The Different Goals in the World Cup
What makes a World Cup legacy?
When Spain won the 2010 World Cup whilst executing a transplant version of the famed total football tactics of the Dutch against the Dutch in the final–a surreal case of the body snatchers indeed–coupled with the parallel success of Barcelona at the club level, it became clear that Spain was the soccer capital of the world.
This impressive achievement was stylistic and generational.
Thus far in the 2018 World Cup, Cristiano Ronaldo has scored four goals in two games, which includes the game-winning goal in Portugal’s 1-nil win today against Morocco, while Lionel Messi hasn’t registered a goal or assist after 90 minutes against Iceland in the group stage. Both Ronaldo and Messi, for instance, are world-class soccer players and generational icons. The point is whether Ronaldo is genuinely tipping the scale in his favor in real-time in his rivalry with Messi for best player in the world because he’s scored/scoring more goals than his Argentine counterpart on soccer’s biggest stage?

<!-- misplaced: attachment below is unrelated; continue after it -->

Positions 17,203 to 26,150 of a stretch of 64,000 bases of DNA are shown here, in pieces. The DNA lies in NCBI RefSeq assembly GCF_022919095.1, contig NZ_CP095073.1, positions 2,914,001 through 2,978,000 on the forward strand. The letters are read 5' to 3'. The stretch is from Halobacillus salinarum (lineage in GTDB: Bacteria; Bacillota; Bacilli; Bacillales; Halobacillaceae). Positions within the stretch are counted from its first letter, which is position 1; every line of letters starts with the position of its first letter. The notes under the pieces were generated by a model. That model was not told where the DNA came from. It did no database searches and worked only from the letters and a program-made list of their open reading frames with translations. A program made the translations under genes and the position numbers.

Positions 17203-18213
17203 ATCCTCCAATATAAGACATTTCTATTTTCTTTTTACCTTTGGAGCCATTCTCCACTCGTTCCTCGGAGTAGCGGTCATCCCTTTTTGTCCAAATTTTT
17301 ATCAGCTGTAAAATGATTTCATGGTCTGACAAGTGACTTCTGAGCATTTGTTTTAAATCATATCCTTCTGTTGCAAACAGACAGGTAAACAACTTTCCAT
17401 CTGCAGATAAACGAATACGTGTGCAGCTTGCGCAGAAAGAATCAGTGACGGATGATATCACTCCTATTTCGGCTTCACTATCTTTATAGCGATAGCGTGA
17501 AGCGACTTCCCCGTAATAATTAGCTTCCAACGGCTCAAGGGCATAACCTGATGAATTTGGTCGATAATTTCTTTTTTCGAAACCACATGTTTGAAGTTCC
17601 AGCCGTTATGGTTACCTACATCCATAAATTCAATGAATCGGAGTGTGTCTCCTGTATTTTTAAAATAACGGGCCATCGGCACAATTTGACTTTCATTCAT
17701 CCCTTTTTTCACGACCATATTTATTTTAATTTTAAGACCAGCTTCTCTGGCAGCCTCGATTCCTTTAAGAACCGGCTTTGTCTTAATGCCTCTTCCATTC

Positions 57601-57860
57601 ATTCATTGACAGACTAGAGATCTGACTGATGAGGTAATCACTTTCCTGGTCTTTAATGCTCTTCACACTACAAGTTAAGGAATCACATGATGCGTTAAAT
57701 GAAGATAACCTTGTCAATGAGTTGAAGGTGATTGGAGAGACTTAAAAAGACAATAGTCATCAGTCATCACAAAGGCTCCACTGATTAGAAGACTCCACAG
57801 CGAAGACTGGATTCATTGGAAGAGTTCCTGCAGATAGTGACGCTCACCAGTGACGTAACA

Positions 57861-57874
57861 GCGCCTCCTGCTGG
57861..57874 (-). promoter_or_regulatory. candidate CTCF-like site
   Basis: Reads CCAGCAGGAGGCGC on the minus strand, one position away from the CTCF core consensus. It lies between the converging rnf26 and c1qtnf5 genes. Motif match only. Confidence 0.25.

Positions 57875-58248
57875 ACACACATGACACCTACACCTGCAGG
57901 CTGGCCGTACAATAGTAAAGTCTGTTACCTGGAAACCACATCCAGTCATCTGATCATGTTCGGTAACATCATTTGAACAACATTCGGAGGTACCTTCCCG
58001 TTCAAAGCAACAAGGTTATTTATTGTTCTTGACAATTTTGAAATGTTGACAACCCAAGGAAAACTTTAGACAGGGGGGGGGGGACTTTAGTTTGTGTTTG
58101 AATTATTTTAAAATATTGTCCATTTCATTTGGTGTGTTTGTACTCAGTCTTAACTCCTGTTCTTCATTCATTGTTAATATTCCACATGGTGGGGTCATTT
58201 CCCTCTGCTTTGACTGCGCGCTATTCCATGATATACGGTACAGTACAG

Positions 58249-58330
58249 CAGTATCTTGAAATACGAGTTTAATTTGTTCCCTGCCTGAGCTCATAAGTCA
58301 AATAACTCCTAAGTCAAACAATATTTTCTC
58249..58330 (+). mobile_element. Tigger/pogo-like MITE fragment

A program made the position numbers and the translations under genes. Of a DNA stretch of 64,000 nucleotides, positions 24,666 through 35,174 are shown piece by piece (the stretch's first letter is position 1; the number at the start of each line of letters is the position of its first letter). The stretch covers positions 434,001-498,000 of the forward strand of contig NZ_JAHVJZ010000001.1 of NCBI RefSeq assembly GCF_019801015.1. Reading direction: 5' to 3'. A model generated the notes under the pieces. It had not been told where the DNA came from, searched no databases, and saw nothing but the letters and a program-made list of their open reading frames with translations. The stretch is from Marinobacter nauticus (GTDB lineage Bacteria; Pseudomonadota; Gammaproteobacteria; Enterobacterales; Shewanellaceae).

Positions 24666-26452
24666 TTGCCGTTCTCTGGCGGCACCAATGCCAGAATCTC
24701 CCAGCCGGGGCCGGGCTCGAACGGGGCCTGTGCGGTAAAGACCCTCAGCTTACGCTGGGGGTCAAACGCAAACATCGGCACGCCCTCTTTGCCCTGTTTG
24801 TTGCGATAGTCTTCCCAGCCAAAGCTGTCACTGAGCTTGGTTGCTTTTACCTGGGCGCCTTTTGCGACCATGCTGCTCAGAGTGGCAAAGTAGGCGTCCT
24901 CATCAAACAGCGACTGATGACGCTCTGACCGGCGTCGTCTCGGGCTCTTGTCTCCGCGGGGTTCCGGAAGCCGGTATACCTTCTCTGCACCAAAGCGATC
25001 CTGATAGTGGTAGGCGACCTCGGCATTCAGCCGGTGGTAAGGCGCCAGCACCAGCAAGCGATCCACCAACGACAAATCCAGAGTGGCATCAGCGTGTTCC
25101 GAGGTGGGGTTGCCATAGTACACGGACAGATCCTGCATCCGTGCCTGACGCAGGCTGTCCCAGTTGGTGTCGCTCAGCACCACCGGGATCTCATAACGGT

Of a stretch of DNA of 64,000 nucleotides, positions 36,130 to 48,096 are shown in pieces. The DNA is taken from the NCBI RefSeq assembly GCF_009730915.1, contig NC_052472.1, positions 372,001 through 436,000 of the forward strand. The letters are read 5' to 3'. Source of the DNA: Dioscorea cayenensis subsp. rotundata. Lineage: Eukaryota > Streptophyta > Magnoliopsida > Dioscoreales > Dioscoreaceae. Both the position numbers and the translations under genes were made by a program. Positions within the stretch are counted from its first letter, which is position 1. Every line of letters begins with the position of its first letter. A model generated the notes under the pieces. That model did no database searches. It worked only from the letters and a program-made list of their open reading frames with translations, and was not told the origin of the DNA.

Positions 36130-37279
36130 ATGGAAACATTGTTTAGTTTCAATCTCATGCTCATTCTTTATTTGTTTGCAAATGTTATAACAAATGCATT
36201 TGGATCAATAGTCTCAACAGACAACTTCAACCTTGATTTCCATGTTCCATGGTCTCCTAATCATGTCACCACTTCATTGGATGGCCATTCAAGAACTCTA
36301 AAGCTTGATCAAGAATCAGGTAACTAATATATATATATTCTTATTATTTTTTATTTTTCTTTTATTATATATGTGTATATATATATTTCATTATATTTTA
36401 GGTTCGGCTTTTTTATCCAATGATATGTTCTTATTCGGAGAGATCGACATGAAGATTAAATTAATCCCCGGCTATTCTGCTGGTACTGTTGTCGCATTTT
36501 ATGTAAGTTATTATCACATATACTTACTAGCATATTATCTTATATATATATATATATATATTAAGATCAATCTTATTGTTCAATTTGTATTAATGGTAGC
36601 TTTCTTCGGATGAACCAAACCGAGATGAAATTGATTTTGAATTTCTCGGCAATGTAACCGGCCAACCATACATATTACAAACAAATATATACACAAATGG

If the 2018 World Cup ends up tipping the scales in this heated debate–this premise being a whole other debate–will goals or style of play weigh heavier in defining the (proposed) best player of his generation?
Either way, Messi will have his shot(s) tomorrow to add some goals to his tournament résumé and for his country, as well as some weight to his side of the scale.
Posted on June 20, 2018, in Uncategorized and tagged Argentina, Cristiano Ronaldo, debates, football, goals, legacy, Lionel Messi, Portugal, soccer, sports, World Cup. Bookmark the permalink. Leave a comment.
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